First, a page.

Originally, my parents bought six chickens. They were supposed to be Bantam hens, because they are small and easily domesticated. The more likely reason is that my parents think the feathers around their legs – or “the boots with the fur,” as my mom calls them – are adorable. However, we made the unfortunate mistake of buying chicks at Easter. By the time we reached Family Center, dozens of grubby-handed children had snatched up the chicks and moved them from one aluminum tank to the next, scrambling the breeds into indiscernible chaos. Therefore, instead of six Bantams, we have three Bantams, one Wyandotte, one Rhode Island Red, and one bird resembling a pheasant. Oh, and two of them are roosters, which incidentally, do not lay eggs.

Due to these unexpected complications, my dad took it upon himself to acquire six laying hens from the local Farmers’ Co-Op. While the other chickens all have distinct colorings, making them worthy of individual names (Zeus, Hera, Apollo, Aphrodite, Hestia, Persephone), the six, identical laying hens are known collectively as “The Dinosaurs.” These hens are a testament to evolution. They have gangly, scaled legs, long necks, and wide, black eyes. If I stripped them of their feathers, they would look like Velociraptors. The only excuse for their ugliness is the large, white eggs they lay: the eggs that will keep us alive.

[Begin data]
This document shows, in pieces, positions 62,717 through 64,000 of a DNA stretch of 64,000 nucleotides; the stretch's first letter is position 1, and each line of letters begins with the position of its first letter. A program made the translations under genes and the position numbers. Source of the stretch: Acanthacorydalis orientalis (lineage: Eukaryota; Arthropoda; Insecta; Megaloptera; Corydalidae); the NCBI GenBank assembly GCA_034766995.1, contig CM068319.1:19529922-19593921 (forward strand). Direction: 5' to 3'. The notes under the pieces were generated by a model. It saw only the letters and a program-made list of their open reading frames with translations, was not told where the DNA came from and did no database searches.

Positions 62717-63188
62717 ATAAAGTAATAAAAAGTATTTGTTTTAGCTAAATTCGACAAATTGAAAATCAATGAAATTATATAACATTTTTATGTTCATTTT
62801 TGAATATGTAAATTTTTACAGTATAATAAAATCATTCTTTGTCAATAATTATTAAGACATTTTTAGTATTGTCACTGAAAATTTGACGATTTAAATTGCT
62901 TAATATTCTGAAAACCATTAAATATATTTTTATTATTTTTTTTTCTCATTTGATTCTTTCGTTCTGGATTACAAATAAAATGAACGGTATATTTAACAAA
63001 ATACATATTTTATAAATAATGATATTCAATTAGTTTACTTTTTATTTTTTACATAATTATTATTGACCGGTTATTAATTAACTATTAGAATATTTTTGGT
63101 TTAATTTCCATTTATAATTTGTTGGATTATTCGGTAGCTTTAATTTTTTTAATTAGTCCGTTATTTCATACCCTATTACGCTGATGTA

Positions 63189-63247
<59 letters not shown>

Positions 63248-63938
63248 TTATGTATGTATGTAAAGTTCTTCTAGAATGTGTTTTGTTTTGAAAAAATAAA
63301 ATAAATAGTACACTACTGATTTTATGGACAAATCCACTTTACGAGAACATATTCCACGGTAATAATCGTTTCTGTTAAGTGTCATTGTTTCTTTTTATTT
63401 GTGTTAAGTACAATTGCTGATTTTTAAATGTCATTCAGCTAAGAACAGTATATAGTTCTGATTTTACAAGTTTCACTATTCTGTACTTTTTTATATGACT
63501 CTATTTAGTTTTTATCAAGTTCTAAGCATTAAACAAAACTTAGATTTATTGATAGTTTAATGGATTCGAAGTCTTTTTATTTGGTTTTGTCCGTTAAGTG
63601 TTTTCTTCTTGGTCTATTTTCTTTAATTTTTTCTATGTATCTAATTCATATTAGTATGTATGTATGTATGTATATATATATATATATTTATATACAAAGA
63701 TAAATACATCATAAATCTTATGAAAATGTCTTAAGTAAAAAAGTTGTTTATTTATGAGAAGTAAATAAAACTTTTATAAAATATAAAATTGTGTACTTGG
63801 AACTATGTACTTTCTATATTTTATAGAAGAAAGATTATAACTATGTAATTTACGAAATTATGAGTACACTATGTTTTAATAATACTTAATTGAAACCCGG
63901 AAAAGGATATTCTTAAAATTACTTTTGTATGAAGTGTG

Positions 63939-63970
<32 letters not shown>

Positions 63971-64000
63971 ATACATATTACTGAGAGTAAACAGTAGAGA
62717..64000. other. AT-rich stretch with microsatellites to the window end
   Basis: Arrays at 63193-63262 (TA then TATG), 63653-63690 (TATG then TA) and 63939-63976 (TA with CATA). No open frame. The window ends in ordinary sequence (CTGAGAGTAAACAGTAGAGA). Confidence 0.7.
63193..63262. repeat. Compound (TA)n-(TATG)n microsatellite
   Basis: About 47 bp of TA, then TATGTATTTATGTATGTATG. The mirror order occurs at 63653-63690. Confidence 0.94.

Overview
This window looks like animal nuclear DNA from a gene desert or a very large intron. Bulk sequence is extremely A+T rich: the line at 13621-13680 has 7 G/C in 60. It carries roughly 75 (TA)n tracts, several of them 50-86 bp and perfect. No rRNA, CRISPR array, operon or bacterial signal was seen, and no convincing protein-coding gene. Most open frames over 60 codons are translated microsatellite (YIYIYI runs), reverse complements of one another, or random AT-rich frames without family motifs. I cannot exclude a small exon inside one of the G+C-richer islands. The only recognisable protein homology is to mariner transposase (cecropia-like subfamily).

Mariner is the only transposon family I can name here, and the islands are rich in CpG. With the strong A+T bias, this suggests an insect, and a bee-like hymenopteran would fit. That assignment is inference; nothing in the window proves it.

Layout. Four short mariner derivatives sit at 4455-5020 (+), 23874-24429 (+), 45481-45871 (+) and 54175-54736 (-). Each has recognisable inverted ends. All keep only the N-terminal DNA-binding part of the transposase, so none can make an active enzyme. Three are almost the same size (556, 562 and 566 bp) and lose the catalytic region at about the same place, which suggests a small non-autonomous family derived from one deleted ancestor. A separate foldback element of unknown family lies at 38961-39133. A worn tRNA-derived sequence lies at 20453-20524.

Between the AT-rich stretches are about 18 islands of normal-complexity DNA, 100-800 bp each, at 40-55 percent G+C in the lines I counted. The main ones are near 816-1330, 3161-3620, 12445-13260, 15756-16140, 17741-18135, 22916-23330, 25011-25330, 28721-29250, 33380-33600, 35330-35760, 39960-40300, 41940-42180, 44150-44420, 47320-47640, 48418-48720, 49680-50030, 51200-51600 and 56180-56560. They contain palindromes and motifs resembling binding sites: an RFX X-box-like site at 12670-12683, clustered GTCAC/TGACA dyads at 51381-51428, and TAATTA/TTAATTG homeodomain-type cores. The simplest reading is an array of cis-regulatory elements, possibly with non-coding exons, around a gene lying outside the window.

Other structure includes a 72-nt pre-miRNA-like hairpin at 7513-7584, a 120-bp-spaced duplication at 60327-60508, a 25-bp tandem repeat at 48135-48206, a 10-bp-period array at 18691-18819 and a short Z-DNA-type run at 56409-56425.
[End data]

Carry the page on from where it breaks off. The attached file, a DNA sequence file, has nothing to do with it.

I’m not crazy. I know that the odds of an apocalypse – be it pandemic, demonic, or economic – are slim to none. I know that, if an apocalypse arose, I would not have the guts to shoot a zombie, let alone a human. I know that, even if I became a ruthless sniper, my family’s tiny flock of chickens would not be enough to feed us forever. But you know what they say…

Better safe than sorry.

This creative nonfiction essay is from my Multi-Genre workshop from Baker University. If you cannot tell, it was written in 2012, when the Mayan apocalypse and doomsday prepping were insanely popular topics. It was featured in the 2013 edition of Watershed Literary Magazine.